Why California’s 4 million scorched acres is not all bad news

There’s no denying the tragedy.

Flames destroyed more than 9,000 buildings, many of them homes, but also restaurants, businesses and wineries. Countless wild animals were burned alive after being smoked out of their burrows.

The loss of trees is in the millions. Altogether, some 8,500 fires have seared a land mass the size of Connecticut. The August Complex Fire covered more than 1 million acres by itself.

But is there a silver lining to this unprecedented destruction? Can some good be found in what many are calling the worst wildfire disaster in state history?


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For better or worse, fire has always forged California’s landscape. But its effects have never been felt as frequently or intensely as they have in recent years.

“The climate is clearly warming, we know that, but it changes the playing field, it doesn’t really affect any single event,” says U.S. Forest Service regional ecologist Hugh Safford. “And it’s a really important trend — we know that it’s driving drier summers, drier fire seasons and drier fuels — that’s an absolute no-brainer, and we have to deal with that as a societal level. But when you look at these fires in the coast ranges, probably the single biggest factor driving a lot of what we’re seeing is probably the absolute lack of native cultural burning on the landscape anymore.”

Thousands of years before European Americans brought their version of Christian civilization to the territory, indigenous tribes from the Central Valley to the coast used fire as a tool.

Safford explained that the tribes burned forest surface fuels to free space for safety, hunting, agriculture — “because they wanted to promote the acorn crop, you name it.”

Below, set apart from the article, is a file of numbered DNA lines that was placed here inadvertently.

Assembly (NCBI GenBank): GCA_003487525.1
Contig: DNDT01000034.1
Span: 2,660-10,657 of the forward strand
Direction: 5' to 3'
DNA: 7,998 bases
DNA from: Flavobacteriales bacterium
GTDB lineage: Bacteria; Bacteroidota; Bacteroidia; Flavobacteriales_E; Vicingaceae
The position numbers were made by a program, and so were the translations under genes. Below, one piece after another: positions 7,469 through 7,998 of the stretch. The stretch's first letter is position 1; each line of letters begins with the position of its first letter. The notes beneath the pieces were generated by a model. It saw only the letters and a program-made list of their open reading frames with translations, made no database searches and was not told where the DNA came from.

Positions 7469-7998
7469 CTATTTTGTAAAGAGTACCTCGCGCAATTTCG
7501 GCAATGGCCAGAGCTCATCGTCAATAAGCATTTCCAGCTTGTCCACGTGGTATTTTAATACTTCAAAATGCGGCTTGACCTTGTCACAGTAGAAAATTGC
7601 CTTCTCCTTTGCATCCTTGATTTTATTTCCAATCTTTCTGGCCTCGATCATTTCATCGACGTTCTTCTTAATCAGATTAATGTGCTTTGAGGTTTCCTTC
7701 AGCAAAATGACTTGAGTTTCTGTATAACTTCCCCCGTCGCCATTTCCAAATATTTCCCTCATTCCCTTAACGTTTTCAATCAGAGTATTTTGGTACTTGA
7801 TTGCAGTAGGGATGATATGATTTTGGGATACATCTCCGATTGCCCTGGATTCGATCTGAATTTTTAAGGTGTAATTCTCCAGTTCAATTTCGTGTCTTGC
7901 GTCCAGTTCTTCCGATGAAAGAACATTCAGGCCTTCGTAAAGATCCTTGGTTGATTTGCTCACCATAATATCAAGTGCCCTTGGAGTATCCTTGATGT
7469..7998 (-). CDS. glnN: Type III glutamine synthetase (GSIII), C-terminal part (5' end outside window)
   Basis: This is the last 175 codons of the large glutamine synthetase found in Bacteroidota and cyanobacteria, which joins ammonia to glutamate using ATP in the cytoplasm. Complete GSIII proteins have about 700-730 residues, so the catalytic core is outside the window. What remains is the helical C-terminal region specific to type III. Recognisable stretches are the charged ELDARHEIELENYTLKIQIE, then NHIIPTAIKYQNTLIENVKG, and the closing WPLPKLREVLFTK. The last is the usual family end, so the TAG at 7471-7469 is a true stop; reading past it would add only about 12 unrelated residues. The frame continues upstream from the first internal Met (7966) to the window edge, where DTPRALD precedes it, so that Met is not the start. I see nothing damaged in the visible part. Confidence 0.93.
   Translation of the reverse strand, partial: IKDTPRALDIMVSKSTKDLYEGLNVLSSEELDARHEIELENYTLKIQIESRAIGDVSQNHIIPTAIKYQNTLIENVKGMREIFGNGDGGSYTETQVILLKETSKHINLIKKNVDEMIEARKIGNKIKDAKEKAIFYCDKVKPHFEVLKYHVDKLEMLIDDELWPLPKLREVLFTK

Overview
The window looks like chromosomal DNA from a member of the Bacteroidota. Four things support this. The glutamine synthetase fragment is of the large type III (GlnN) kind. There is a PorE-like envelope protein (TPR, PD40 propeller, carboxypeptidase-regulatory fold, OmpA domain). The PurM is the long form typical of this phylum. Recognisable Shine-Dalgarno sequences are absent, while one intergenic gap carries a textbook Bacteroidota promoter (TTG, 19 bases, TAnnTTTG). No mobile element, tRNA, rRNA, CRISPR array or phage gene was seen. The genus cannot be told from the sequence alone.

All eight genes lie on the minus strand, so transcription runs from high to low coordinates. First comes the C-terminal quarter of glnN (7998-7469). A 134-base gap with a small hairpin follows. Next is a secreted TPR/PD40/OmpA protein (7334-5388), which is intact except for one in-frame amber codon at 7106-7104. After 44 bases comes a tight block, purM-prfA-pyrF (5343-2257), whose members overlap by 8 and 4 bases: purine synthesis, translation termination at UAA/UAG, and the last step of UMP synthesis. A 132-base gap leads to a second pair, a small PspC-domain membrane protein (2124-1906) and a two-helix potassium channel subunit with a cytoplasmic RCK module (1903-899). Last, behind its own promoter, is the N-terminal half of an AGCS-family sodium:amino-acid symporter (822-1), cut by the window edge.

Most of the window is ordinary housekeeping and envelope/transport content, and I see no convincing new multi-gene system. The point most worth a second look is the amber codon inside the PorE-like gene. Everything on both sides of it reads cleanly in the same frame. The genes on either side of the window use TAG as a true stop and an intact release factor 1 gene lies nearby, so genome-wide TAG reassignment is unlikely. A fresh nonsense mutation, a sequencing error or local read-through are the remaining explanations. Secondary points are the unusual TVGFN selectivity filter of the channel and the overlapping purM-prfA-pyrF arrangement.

There are almost no Native American controlled burns on the coast today because almost no Native Americans still exist on the coast. Volunteer militias and mercenaries funded by politicians slaughtered the indigenous population and stole their land after the Gold Rush. Tens of thousands died in what UCLA professor and author Benjamin Madley calls “an American genocide.”

To the newcomers, fire was the enemy, something to be feared and snuffed out at all costs. That mindset seeded the fire suppression policy that prevailed for a century in America’s forests.

Little remains of a home leveled by the CZU Lightning Complex Fire in August 2020 near Boulder Creek, Calif.

Little remains of a home leveled by the CZU Lightning Complex Fire in August 2020 near Boulder Creek, Calif.

Liz Celeste/SFGATE

Forest managers acknowledge the suppression policy was ecologically a mistake, but you can’t erase 100 years of surface fuel buildup by decree. It takes money and resources — money and resources that the U.S. Forest Service ironically is still spending on fire suppression.

“The nation made a major transition from full fire suppression to what we call fire management about the turn of the 1970s,” says Safford. “And even so, 50 years later, we’re still putting almost all ignitions out under almost all conditions. So that policy has led us to where we are now, particularly in pine-dominated and mixed conifer-dominated landscapes, because those are the landscapes in